There are multiple considerations when deciding which option suits your business best, my default recommendation is for Veeam Cloud Connect due to the true isolation it provides, as you and your team have no management capabilities over a service provider’s infrastructure, it eliminates the insider threat, nobody can steal a tape or USB drive or gain physical access to destroy them. Whilst the availability of all backup copies via the internet provides for much faster recovery as opposed to Tape or USB on average. Why do I recommend Veeam Cloud Connect over an S3 vendor? Typically the IT administrator who has established the account with the S3 storage provider has far more control over the data. But by leveraging Veeam Cloud Connect instead we can ensure a level of independence to the copy of data.


0 - Backup Recovery Errors

Normally if this was an on-premises deployment I would be recommending the configuration of SureBackup/SureReplica, however these technologies don’t currently exist within the public cloud space sadly. However it is still possible to restore copies of VMs within the public cloud and use functionality such as Instant VM recovery to manually test backups from the public cloud within your own infrastructure, or use the restore to AWS/Azure mechanisms to launch them from an entirely different public cloud.

The lack of SureBackup doesn’t mean this process has to become manual, it is entirely possible via the Veeam PowerShell module to create your own customised testing of your backups automatically via scripting. It’s well worth a read of what you can do with Veeam and PowerShell (a LOT).


Closing Comments


Hopefully through this post you’ve compared to your current data protection and found ways of making it more robust.

Make sure when designing a data protection strategy to consider not just the technical obstacles that could necessitate data recovery, but also environmental and commercial. If a billing issue with a public cloud vendor could shut down your environment and leave your backups inaccessible, you’ve allowed your data to be held to ransom from the provider.

Likewise if you choose to have off-site copies, increasing the distance between them will help protect further from environmental issues. If you used both AWS and Azure within London, a disaster within this city could cause an incident that impacts both copies of data, but using London and Berlin would dramatically decrease the chances of a simultaneous disaster.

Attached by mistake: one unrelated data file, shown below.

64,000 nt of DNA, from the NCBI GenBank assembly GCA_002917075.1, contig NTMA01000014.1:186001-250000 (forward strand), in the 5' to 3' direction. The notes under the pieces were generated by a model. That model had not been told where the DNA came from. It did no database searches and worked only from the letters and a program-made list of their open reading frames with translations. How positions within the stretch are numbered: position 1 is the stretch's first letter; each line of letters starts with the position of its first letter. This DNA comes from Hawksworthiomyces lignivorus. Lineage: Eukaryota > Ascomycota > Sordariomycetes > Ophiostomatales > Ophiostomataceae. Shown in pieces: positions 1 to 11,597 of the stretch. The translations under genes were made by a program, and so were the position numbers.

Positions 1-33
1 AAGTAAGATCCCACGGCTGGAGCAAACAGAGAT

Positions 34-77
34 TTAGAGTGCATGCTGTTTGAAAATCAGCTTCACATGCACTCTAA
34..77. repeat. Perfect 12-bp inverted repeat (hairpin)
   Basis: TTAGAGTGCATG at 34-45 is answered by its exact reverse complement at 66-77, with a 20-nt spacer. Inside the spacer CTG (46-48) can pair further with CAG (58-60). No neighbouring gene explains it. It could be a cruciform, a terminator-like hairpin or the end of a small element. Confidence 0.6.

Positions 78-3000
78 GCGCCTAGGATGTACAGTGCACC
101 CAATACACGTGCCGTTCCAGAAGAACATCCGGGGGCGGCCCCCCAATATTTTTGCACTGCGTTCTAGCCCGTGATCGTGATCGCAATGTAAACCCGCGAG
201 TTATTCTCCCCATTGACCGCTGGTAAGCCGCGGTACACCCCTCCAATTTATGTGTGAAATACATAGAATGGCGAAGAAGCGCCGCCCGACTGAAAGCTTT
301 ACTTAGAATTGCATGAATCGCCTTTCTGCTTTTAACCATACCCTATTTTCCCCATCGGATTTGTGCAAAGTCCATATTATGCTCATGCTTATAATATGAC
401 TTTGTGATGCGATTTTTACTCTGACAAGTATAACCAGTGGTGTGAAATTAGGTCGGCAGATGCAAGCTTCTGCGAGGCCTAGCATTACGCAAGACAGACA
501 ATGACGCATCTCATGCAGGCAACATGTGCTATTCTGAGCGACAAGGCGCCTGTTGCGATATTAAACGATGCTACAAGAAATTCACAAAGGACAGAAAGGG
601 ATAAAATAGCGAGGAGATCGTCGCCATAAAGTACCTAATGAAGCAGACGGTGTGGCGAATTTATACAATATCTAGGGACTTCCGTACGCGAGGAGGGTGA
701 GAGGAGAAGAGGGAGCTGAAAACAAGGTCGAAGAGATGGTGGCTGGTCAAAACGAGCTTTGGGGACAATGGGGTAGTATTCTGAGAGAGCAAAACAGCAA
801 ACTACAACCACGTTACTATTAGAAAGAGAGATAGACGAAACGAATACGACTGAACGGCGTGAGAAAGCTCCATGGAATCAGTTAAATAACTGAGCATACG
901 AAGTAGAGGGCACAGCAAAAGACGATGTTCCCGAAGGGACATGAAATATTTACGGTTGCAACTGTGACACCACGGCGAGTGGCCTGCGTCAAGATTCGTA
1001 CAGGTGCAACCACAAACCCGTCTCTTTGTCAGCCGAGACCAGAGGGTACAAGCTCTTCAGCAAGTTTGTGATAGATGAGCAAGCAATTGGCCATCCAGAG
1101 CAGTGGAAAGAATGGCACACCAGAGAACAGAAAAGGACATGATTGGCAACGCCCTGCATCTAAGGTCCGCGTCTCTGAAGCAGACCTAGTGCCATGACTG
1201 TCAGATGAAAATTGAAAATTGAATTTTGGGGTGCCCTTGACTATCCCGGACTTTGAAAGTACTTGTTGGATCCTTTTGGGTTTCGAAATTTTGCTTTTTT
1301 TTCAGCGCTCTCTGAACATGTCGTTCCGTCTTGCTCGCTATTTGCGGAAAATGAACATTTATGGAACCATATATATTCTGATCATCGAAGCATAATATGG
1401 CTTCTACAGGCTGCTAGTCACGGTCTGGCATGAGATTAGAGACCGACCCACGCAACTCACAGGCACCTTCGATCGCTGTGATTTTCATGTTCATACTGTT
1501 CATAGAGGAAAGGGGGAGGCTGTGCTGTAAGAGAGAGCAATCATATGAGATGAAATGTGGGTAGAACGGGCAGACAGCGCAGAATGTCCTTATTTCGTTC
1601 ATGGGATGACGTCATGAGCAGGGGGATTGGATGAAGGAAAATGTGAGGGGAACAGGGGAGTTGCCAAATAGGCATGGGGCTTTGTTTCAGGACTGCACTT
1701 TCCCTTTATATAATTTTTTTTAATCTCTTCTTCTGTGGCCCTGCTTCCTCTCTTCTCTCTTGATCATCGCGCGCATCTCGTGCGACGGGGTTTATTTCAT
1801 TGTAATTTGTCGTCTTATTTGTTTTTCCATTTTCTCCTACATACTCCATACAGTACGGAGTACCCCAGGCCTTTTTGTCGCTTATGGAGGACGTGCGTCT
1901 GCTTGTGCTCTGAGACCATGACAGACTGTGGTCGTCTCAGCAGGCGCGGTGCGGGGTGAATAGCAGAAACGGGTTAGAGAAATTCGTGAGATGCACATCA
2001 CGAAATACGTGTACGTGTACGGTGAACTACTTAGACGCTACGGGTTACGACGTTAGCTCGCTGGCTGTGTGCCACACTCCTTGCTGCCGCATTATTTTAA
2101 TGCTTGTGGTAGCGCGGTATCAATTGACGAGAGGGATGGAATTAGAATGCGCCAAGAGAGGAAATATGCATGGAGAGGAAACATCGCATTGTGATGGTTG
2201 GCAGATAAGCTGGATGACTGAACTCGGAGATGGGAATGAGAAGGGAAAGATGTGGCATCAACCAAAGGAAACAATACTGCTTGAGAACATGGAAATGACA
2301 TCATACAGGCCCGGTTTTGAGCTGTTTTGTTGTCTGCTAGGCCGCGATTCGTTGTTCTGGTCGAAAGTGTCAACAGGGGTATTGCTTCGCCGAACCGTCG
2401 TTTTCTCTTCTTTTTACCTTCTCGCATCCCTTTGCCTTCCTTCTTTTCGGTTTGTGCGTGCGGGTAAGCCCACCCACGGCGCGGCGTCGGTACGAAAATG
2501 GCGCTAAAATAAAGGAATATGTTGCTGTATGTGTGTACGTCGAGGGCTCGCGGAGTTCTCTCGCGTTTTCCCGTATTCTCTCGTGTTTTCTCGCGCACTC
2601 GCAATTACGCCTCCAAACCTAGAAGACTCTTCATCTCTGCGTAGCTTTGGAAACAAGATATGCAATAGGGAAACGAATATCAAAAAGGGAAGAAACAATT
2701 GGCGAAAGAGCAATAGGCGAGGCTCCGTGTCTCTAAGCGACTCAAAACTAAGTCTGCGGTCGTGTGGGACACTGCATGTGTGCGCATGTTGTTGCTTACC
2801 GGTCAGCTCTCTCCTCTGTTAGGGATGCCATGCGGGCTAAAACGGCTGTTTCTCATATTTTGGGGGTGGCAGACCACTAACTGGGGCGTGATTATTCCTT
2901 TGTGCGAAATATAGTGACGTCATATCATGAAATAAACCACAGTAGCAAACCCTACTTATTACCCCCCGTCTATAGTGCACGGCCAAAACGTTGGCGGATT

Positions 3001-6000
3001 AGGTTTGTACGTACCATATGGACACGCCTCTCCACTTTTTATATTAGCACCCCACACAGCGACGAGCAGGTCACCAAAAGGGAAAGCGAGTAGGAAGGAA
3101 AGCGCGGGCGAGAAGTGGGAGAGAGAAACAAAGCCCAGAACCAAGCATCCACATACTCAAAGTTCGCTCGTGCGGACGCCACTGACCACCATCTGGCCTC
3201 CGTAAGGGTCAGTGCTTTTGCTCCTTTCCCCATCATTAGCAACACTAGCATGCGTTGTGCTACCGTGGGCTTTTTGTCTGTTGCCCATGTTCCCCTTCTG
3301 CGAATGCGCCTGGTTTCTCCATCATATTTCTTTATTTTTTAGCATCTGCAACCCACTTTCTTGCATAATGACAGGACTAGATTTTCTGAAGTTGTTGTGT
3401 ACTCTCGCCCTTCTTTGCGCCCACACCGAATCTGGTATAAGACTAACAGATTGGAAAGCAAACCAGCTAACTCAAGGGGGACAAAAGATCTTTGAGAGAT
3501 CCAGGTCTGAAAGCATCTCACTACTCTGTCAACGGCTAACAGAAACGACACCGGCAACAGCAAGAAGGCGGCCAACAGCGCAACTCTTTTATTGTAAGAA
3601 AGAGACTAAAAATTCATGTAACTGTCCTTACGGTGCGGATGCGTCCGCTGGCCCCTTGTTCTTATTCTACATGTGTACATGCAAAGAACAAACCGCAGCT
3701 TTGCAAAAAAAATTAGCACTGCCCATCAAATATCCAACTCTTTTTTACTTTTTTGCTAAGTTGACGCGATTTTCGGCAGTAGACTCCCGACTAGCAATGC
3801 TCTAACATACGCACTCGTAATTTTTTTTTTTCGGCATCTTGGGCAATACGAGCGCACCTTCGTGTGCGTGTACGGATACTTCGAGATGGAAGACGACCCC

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Great Post. I myself am now also advocating air gapped/off line as well. I do trust immutability but completely offline or on a tape in a vault is totally out of reach :).

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Great Post. I myself am now also advocating air gapped/off line as well. I do trust immutability but completely offline or on a tape in a vault is totally out of reach :).

Thanks @Geoff Burke! Appreciate the feedback. Agreed, we want 24x7 access to data until we want it out of reach of a malicious event. Offsite tape + VCC is a brilliant combination to meet data availability with immutability via software + isolated management fault domain combined with the total isolation of tape for larger RPO break glass emergencies.

Userlevel 7
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Nice one @MicoolPaul 

Userlevel 7
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Great writing and good topic!

Offsite copy to the cloud is becoming more and more popular - even where i live :joy:

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I especially liked the illustrations. They drive home the abstraction of the 3-2-1-1 rule statement (kind of like the Three Laws of Robotics...oh boy, nerd alert). Thanks for this. I’ve shared it and reposted already and have it bookmarked for future conversations.


Userlevel 7
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Thanks for the feedback and sharing everyone 😀